1 0.000 0.000 0.000 0.000 {method 'disable' of '_lsprof.Profiler' objects}
```

The below function** recursive_fibo()** is a new version of the same function defined in **example-1** with additional memoization logic included.

```
# memoize.py : Example-2
# Recursive function recursive_fibo() with Memoization
memo ={}
def recursive_fibo(n):
if n in memo:
return memo[n]
if n <= 1:
return n
else:
result = recursive_fibo(n-1) + recursive_fibo(n-2)
memo[n] = result
return result
print(recursive_fibo(30))
```

Here is profiled output of the program :

```
╰─ python -m cProfile memoize.py
832040
63 function calls (5 primitive calls) in 0.000 seconds
Ordered by: standard name
ncalls tottime percall cumtime percall filename:lineno(function)
1 0.000 0.000 0.000 0.000 memoize.py:1(<module>)
59/1 0.000 0.000 0.000 0.000 memoize.py:2(recursive_fibo)
1 0.000 0.000 0.000 0.000 {built-in method builtins.exec}
1 0.000 0.000 0.000 0.000 {built-in method builtins.print}
1 0.000 0.000 0.000 0.000 {method 'disable' of '_lsprof.Profiler' objects}
```

Apparently, **cProfile** shows that this time the program took **0.000** seconds (perhaps only a few microseconds) and made only **63 function calls **during entire execution of the program. This drastic change in execution time and function calls are possible because of memoization techniques.

**Memoization with Python Function Decorator**

Python provides mechanisms to automatically memoize functions and decorator is an amazing feature that is very useful for easy implementation of memoization techniques. Decorators can change how the function behaves, without needing to actually change the original code. Common use cases of decorators are - adding logging, caching, authentication, etc.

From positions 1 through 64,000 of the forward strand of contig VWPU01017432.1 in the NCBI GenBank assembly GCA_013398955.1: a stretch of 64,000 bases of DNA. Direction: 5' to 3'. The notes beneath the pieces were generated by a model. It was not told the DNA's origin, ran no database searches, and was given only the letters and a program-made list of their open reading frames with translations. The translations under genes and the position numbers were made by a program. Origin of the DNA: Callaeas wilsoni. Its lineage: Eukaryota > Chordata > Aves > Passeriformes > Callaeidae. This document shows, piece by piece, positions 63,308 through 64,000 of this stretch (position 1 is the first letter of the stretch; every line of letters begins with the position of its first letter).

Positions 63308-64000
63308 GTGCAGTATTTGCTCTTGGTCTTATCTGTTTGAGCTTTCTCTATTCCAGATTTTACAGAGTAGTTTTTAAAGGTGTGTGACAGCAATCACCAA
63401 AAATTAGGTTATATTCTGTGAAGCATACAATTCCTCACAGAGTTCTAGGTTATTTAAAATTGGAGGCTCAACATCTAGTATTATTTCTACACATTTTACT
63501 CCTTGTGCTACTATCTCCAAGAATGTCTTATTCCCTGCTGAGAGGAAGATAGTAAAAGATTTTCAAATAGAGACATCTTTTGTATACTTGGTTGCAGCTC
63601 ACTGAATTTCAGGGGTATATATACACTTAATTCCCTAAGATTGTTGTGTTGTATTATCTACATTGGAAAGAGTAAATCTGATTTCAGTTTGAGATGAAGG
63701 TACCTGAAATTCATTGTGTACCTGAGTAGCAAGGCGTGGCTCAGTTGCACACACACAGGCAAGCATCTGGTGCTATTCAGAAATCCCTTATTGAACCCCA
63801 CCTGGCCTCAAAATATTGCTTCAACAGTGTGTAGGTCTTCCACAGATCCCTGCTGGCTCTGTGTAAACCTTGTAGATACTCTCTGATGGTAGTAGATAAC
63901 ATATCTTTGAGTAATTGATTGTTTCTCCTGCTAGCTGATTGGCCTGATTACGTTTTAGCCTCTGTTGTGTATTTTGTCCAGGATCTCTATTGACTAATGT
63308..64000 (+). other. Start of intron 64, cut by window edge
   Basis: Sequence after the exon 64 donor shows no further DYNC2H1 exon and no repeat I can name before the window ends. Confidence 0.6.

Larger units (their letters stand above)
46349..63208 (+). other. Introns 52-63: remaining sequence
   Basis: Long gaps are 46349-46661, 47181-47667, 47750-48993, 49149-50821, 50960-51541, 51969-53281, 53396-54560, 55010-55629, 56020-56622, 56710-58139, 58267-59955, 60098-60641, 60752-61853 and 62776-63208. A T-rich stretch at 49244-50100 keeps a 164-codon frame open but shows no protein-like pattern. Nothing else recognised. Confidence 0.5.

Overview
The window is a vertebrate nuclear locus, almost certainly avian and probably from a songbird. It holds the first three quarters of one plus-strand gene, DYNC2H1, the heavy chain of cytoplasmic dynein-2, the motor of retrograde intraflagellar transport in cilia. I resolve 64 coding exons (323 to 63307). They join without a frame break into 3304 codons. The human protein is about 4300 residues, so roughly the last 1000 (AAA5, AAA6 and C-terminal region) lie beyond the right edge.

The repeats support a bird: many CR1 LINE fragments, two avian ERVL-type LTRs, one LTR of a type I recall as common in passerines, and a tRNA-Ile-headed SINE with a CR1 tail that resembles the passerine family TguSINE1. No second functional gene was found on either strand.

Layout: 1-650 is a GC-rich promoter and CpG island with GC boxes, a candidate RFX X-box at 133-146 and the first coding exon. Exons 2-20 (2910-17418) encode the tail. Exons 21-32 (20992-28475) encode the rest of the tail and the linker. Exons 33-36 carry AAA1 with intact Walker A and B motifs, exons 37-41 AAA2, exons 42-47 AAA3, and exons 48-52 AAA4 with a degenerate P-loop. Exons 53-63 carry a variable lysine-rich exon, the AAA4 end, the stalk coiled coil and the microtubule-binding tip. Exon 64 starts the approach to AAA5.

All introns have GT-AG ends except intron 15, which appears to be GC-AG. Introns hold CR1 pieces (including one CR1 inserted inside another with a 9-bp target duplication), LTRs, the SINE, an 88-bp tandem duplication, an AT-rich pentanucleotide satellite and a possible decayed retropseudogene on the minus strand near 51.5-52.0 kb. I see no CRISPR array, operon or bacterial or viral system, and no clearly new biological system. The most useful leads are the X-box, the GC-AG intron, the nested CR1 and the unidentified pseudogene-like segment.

A decorator is just a callable that takes a function (mostly) or a class as an argument and returns a function/class object. Decorators enhance the readability and maintainability of a program. This post is not about Python decorators so I am not going deep into what they are and their types or how they get invoked.

```
# Recursive function recursive_fibo() with Memoization using decorator
def memoize(f):
memo = {}
def wrapper(x):
if x not in memo:
memo[x] = f(x)
print('New result for recursive_fibo({})'.format(x))
else:
print('Result from cache : recursive_fibo({})'.format(x))
return memo[x]
return wrapper
@memoize
def recursive_fibo(n):
if n <= 1:
return n
else:
return recursive_fibo(n-1) + recursive_fibo(n-2)
print(recursive_fibo(8))
```

**Output:**

```
New result for recursive_fibo(1)
New result for recursive_fibo(0)
New result for recursive_fibo(2)
Result from cache : recursive_fibo(1)
New result for recursive_fibo(3)
Result from cache : recursive_fibo(2)
New result for recursive_fibo(4)
Result from cache : recursive_fibo(3)
New result for recursive_fibo(5)
Result from cache : recursive_fibo(4)
New result for recursive_fibo(6)
Result from cache : recursive_fibo(5)
New result for recursive_fibo(7)
Result from cache : recursive_fibo(6)
New result for recursive_fibo(8)
21
```

In the above example, use of the @memoize decorator has made it easy to separate the actual logic of the function **recursive_fibo** from its memorization implementation.

**Conclusion**

- Memoization is a great technique that can make the code execute faster when you have repetitive/recursive function calls with the same set of arguments.

- A prerequisite for a function to be memoized is that it must be pure, which means it must always return the same value whenever it gets called with the same set of arguments.